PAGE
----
is the one-word mantra of Blood Baby. The idea that rises to the top as I try to illuminate the constellation of concepts, so interrelated and also sometimes seemingly disparate.
Geological - cellular - material lineage
Our individual lineage - this self to that self to this self to that self
Housed in a moment of conception
Which in family-building, in self-building, happens over and over and over, moment to moment to moment.
Two cells divide and from there on out we keep forming, deforming, re-forming in collaboration with others and our environments.
Improvisation + choreography.
I have begun to think of Blood Baby as a universe. The project is a collection of performance and body-based explorations around and within the idea of queer and trans parenting, with the idea that these experiences are distinctly embodied by the parent or caregiver in question and that that experience is situated in a larger timeline of creation, specifically the earth’s creation and geological progress. <3
And lineage here is both blood lineage: body to body, but also body to body in cultural lineage (raising a child into queerness and gender expansiveness and all the queer elders before me) and material lineage (we are made of the same material as rocks) and in dance lineage (I am raising my child into this way of thinking through making, through playing, and all the teachers who came before me and taught me.) So it's not about my mom or my genetic line singularly. It’s about how we come together, how we come to be and centering queer and trans perspectives in that exploration.
There are six distinct iterations of Blood Baby:
In the universe analogy, each iteration is a constellation full of its own moving parts, formal elements, and aesthetic logic, but they are all connected by their approach to the central question exploring how we shape our queer and trans families and self in tandem. And they share conceptual and physical materials, atmospheres, vibes…. I imagine them as distinct facets on the complicated prism of bodily experience (gender, gestation, sexuality, and parenting), that here are pulled apart into relief so that each can be explored in depth. For the presenters or programmers reading, they can be presented together or separately -- with some partners it will be local Queer Parent Convenings, Touch Library, and Primordial. With other partners, it’s all the parts.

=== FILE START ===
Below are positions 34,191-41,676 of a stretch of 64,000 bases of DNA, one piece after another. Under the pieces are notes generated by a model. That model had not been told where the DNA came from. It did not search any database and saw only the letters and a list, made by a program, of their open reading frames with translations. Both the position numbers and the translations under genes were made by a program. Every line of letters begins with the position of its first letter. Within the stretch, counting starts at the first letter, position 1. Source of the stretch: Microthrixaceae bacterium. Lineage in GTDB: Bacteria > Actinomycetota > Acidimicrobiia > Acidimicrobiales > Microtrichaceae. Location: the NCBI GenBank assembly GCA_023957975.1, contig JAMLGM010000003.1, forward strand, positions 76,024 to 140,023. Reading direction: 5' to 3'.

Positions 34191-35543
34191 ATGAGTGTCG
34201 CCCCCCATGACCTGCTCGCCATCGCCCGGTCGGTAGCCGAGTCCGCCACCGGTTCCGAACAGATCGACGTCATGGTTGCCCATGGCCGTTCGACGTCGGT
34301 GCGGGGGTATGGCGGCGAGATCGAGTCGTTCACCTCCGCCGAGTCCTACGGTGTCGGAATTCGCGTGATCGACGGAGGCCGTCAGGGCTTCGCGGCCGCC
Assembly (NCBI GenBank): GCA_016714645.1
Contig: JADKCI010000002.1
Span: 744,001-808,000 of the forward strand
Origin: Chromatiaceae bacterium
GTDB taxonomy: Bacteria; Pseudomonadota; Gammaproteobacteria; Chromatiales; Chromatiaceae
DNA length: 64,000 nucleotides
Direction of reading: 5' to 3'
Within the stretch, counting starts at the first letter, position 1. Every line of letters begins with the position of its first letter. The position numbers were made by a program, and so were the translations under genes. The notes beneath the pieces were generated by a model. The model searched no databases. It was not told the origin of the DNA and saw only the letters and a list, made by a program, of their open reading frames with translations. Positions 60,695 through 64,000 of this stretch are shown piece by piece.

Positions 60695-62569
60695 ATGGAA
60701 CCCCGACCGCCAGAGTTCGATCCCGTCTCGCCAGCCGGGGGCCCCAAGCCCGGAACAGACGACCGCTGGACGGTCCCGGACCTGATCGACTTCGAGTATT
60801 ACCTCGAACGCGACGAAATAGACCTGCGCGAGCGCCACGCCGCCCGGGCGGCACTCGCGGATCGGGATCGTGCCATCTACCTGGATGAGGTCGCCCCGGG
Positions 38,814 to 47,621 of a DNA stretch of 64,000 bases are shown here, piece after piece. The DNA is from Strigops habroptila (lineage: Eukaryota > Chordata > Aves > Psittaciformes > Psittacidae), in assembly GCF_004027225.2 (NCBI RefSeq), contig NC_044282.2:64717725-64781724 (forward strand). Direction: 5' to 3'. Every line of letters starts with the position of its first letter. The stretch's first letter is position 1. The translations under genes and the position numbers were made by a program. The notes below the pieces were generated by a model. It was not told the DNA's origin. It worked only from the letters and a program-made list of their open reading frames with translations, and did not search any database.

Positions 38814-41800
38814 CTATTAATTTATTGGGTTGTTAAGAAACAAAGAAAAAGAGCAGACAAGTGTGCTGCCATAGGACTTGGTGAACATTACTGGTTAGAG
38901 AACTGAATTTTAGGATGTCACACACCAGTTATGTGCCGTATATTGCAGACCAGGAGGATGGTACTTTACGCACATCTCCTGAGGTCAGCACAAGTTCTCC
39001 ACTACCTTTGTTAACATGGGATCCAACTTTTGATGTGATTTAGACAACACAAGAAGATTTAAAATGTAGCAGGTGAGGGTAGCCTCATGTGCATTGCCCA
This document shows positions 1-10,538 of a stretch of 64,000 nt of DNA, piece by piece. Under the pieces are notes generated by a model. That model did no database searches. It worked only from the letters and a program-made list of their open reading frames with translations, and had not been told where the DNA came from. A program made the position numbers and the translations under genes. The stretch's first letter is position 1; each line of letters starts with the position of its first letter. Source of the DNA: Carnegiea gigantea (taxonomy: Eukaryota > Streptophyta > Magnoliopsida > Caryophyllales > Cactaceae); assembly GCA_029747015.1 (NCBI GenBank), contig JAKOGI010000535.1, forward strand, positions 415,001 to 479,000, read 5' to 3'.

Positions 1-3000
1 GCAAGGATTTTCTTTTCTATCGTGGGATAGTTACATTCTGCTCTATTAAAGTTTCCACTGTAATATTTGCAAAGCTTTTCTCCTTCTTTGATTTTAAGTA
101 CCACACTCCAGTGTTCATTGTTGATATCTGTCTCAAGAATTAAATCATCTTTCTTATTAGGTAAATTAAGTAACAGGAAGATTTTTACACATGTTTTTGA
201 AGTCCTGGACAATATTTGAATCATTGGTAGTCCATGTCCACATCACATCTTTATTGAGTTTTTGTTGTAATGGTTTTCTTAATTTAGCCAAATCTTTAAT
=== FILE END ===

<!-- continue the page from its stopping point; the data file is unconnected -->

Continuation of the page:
It’s all Blood Baby. There is no singular access point to these questions. To this experience.
And so I want to talk about rocks. About the Earth. Our predecessors and who will remain when we are gone, to whom we return. Our kin. Subject to its own system of formation and transformation, but ongoing movement towards transformation just the same.
Recently, while on residency at Kinsey Institute, we met with Dr. Andrea L Stevens Goddard, faculty at IU Bloomington in the Department of Earth and Atmospheric Sciences. Dr. Stevens Goddard researches “the timing and rates of Earth processes over geologic time. As a sedimentologist, she investigates these questions from a sedimentary basin’s perspective, using information preserved in eroded material to interpret the geologic evolution of source areas.” So she studies what materials move from one place to another, how they got there, when they got there, and from where to where. It is the story of Earth’s simultaneous dissolution and accumulation = material lineage…. Over millennia.
Accretion, n. -
We talked to Dr. Stevens Goddard about how placing gestation next to geological processes and rock evolution makes so much dang intuitive sense to me - about how ALIVE rocks seem to be to me, how alive the Earth is and that we are Earth matter (I just happen to be queer Earth matter) - and about gender, one shaping of our selves, in relation to how rocks are formed. We asked about nonconformity in rocks, and she mentioned MISSING TIME. Missing time in geology is an “unconformity.” And “unconformities are gaps in time in the rock record,” where perhaps the uppermost layer of rock was sensitive or subject to the layer that cooled on top of it and so that once uppermost layer of rock, now covered, is no longer there. Its evidence of being is gone, except for the GAP - the absence of it.
The stories we have been sharing in the Queer Parent Convenings are often mundane ones, silly and sad and about the daily realities of parenting, and also about the moments of rupture where your reality is invisible to someone else’s. And they are absent from the record. The records at Kinsey brought little to the fore in terms of archive - rock records? - of gender expansive family experiences. We will keep looking.